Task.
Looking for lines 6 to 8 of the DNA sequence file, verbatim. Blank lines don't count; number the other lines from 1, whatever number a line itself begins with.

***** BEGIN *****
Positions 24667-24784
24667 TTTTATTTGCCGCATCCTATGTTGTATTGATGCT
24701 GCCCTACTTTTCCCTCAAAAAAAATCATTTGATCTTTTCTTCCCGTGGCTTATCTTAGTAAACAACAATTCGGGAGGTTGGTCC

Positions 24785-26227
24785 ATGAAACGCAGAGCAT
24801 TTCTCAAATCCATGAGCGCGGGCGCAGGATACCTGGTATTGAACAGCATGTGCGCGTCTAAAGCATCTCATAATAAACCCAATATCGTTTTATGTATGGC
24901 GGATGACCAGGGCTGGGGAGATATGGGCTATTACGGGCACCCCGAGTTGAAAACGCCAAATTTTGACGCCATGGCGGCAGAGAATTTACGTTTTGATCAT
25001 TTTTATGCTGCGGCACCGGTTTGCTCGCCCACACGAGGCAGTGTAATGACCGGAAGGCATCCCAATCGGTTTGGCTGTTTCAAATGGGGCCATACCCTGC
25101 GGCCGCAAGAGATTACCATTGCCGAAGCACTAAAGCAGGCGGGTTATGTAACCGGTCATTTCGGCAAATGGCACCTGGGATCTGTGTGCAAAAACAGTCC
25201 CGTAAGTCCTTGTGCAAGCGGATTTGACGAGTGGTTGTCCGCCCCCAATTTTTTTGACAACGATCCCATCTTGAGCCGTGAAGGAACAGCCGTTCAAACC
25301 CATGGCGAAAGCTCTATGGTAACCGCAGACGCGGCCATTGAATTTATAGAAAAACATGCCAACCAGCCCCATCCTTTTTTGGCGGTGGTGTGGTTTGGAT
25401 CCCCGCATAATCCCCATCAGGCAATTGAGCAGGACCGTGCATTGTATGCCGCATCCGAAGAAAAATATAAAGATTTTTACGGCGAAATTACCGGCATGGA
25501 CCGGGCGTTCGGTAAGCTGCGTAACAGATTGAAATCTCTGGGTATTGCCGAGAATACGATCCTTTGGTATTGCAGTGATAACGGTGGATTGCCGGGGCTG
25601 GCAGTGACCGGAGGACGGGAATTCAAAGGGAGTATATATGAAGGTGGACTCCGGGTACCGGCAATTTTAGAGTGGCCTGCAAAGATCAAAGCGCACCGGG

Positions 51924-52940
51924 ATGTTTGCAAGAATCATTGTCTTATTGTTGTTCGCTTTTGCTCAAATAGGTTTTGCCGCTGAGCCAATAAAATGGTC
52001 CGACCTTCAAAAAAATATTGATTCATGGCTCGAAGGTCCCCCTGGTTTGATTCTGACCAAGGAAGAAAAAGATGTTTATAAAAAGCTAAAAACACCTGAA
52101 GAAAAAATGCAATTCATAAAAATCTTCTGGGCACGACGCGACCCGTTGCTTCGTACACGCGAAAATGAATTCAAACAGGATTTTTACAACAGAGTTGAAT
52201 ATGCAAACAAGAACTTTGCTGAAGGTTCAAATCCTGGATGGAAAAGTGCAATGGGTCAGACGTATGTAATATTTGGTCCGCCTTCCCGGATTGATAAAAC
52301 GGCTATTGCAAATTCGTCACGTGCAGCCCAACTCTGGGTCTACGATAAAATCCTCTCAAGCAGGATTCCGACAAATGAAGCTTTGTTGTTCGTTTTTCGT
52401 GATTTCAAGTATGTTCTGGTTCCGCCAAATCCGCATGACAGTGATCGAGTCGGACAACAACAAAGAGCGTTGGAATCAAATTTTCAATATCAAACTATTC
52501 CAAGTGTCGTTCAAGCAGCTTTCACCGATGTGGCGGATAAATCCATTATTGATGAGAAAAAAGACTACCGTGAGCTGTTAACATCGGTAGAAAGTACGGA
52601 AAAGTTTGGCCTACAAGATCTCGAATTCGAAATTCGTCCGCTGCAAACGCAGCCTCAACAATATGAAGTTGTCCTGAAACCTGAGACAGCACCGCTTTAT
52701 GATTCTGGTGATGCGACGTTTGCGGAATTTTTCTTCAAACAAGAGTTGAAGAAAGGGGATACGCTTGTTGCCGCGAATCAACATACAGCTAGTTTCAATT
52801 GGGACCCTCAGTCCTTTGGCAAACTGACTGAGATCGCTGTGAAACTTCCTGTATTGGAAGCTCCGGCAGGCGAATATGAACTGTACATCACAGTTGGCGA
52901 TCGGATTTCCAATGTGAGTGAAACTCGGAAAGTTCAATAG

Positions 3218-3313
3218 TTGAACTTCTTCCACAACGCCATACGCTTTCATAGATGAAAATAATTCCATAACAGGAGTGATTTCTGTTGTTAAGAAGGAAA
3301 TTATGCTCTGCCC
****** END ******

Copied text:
24801 TTCTCAAATCCATGAGCGCGGGCGCAGGATACCTGGTATTGAACAGCATGTGCGCGTCTAAAGCATCTCATAATAAACCCAATATCGTTTTATGTATGGC
24901 GGATGACCAGGGCTGGGGAGATATGGGCTATTACGGGCACCCCGAGTTGAAAACGCCAAATTTTGACGCCATGGCGGCAGAGAATTTACGTTTTGATCAT
25001 TTTTATGCTGCGGCACCGGTTTGCTCGCCCACACGAGGCAGTGTAATGACCGGAAGGCATCCCAATCGGTTTGGCTGTTTCAAATGGGGCCATACCCTGC